thinking processes, such as ‘critical thinking’, ‘decision thinking’ or ‘design  thinking’ have become subject of  AI-research programs. Being confronted with the growing complexity of handling our day-to-day life, there are a number of thought models which allow us to safely and efficiently act in the real world. One prominent example is the Dual Process Theory popularised by Daniel Kahneman’s book ‘Thinking Fast and Slow’. The Dual Process Theory postulates that human thought arises as a result of two interacting thought processes: an unconscious, intuitive response  – dubbed System 1 – followed by a much more reflective reasoning response – dubbed System 2. Our ability to assess the quality of our own thinking – our capacity for metacognition –plays a central role. If we accept that the Dual Process Theory plays a pivotal part in our own interactions with the world, the notion of exploring a similar approach for robot design, for example, is a fascinating prospect towards realising robust, versatile and safe embodied AI-applications.

Robot design based on the Dual Process Theory with Neuromorphic Hardware

One of the interesting aspects of a Dual Process Theory for robots is the fact that – given the analogy holds – metacognition finds a natural place in this construct: it bridges the two systems by regulating the intuitive, almost involuntary response of System 1 with a supervisory, more deliberate one of System 2 based on the robots visual- and touch-sensing feed-back ability. By reviewing the result of the previous action, the robot improves the knowledge capacity for future applications. Controlling a robot in a dynamic environment takes a significant amount of computer processing power. This fact recently prompted a research-team from the University of Southern California to resurrect an idea dating back more than 40 years: mimicking the human brain’s division of labour between two complimentary structures. While the cerebrum region of the brain is responsible for higher cognitive functions like vision, hearing and thinking, the cerebellum region integrates sensory data and governs movement, balance, and posture. In a paper recently published in Science Robotics, the researchers describe a hybrid system based on so-called memristor hardware, combining analog circuits that control motion with digital circuits that govern perception and decision-making in a robot designed to balance the motion of a pendulum. Contrary to the conventional Von Neumann computer-architecture, memristors combine computing and memory in one place, hence avoiding the time delay caused by transferring data between memory and processor. Similar to how biological neurons operate, one key advantage of neuromorphic hardware is that the signals from the sensors are analog, so it does away with the need for extra circuitry to convert them into digital signals, saving both space and power. More importantly, the analog system is an order of magnitude faster and more energy-efficient than a conventional all-digital system.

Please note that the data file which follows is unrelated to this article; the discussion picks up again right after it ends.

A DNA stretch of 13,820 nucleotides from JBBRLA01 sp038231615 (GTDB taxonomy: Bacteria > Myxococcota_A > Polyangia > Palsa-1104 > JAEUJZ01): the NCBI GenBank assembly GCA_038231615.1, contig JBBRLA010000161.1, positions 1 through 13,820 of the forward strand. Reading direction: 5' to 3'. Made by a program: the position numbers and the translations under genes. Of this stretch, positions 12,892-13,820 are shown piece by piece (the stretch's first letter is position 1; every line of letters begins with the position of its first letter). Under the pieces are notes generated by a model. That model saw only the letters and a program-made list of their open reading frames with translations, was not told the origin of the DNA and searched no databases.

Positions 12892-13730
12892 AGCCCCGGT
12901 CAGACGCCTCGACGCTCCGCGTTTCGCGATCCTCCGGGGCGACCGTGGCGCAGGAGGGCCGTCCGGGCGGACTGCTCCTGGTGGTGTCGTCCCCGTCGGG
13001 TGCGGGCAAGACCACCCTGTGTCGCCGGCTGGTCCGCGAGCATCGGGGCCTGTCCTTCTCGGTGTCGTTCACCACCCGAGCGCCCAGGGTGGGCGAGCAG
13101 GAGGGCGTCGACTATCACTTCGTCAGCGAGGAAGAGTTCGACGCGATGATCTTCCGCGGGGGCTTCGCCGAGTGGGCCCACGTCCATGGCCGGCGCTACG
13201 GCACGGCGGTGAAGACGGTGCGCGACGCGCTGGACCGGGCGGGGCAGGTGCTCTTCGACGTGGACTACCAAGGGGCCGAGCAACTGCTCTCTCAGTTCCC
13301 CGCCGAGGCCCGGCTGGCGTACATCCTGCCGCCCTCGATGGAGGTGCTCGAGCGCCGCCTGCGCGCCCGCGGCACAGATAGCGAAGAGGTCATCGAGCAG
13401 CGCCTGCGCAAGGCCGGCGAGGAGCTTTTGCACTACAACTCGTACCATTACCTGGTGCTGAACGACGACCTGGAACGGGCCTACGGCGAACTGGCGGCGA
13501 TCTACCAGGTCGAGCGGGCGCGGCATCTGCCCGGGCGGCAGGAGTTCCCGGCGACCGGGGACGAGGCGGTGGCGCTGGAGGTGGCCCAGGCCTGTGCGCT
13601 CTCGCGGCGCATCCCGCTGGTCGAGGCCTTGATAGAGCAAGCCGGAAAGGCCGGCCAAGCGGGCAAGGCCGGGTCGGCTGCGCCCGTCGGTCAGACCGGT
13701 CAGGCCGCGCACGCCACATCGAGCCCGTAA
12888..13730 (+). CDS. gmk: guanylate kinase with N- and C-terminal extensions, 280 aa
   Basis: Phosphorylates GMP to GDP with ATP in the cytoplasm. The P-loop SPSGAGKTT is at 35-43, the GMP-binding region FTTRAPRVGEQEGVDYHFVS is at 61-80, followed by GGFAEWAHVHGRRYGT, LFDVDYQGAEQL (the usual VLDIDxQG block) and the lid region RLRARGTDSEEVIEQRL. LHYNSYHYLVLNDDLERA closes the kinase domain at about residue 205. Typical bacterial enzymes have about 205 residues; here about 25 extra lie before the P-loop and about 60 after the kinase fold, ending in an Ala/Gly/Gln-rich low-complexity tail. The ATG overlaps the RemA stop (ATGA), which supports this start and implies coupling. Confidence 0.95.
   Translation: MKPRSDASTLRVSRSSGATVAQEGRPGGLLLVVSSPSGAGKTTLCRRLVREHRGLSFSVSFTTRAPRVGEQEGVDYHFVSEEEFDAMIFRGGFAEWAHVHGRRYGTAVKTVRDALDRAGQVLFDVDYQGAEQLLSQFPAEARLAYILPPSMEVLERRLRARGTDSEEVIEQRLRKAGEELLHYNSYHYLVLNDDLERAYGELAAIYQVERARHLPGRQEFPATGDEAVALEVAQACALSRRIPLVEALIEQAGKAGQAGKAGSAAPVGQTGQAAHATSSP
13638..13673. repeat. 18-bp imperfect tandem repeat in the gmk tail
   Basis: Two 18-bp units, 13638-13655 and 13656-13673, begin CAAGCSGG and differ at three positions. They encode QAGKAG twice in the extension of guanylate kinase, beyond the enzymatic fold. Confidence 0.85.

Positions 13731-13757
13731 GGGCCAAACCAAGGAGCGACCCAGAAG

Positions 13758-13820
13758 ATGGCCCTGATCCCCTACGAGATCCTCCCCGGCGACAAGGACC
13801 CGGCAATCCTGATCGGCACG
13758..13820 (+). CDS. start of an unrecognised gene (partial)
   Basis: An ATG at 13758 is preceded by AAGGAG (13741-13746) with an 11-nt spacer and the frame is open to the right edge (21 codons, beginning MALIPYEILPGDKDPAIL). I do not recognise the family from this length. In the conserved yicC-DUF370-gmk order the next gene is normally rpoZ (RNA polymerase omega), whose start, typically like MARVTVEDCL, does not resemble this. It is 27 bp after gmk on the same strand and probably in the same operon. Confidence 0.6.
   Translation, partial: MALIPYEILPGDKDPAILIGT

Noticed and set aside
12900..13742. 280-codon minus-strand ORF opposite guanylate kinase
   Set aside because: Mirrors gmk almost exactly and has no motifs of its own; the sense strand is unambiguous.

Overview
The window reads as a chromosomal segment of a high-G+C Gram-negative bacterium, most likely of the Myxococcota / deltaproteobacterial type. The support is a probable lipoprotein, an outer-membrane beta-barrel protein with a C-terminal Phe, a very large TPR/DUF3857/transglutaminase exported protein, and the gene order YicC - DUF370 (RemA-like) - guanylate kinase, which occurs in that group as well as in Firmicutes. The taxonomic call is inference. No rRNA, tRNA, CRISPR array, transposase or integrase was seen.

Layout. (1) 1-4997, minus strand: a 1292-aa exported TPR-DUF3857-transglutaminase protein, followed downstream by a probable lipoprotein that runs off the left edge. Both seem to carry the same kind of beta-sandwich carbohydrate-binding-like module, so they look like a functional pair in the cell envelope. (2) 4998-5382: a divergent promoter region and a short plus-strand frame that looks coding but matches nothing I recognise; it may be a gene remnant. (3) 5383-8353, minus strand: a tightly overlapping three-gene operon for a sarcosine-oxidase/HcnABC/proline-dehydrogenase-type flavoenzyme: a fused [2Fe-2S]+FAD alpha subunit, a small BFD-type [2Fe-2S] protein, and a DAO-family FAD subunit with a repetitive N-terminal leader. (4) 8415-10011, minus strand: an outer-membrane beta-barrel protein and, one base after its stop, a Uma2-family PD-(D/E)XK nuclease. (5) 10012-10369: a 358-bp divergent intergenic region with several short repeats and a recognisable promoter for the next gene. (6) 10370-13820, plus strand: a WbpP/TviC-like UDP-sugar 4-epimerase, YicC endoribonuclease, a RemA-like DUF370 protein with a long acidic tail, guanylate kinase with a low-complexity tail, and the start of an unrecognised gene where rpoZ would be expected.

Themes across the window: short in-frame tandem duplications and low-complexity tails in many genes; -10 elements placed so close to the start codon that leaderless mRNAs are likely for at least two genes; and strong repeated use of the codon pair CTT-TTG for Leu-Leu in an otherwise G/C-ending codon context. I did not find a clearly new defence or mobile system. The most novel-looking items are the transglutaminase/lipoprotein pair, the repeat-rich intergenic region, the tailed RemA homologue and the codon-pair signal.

Brain-Focused AI and the future of Philosophy

Ever since the rise of modern neuroscience, there has been a controversial discussion about its potential influence on topics that were traditionally seen as part of the domain of social sciences and humanities. In philosophy, two distinct ways of dealing with the problems and prospects of neuroscience have been developed: While the philosophy of neuroscience tries to apply methods and classical approaches from the philosophy of science to neuroscience, so-called Neurophilosophy takes a different approach by applying neuroscientific findings to classical philosophical issues. The separation of mind and body, a widely accepted theory from the 17th-century French philosopher René Descartes, defined dualism as the prevailing thought model.  Since the weight of evidence indicates that all mental processes occur in the  brain, this classical mind/body separation has been replaced with a range of questions such as what brain mechanisms explain learning, decision making, self-deception, and so on. Patricia Churchland, who teaches philosophy at the University of California, San Diego is a key figure in the field of neurophilosophy, applying a multidisciplinary approach on contemplating how neurobiology contributes to philosophical and ethical thinking. In her book, ‘Conscience: The Origins of Moral Intuition,’ Churchland makes the case that neuroscience, evolution and biology are essential for understanding moral decision-making and how we behave in social environments. In the past, “philosophers thought it was impossible that neuroscience would ever be able to tell us anything about the nature of the self or the nature of decision-making,” the author says. “However, the way we reach moral conclusions has a lot more to do with our neural circuitry than we realize. We are fundamentally hard-wired to form attachments, for instance, which greatly influence our moral decision-making. Also, our brains are constantly using reinforcement learning — observing consequences after specific actions and adjusting our behaviour accordingly”.

Conclusion

The history of science implicates a gradual process whereby speculative philosophy cedes to increasingly well-grounded experimental disciplines as experienced in physics, chemistry, biology, astronomy  and more recently in neuroscience. With ongoing research showing that our individual neuro-architecture is heavily influenced by genetics and  40 to 50 percent heritable, culture can evolve even if intelligence does not. Humans in ancient times lacked smartphones and spaceflight, but we know from studying philosophers such as Buddha and Aristotle that they were just as clever. Our brains did not change, our culture did.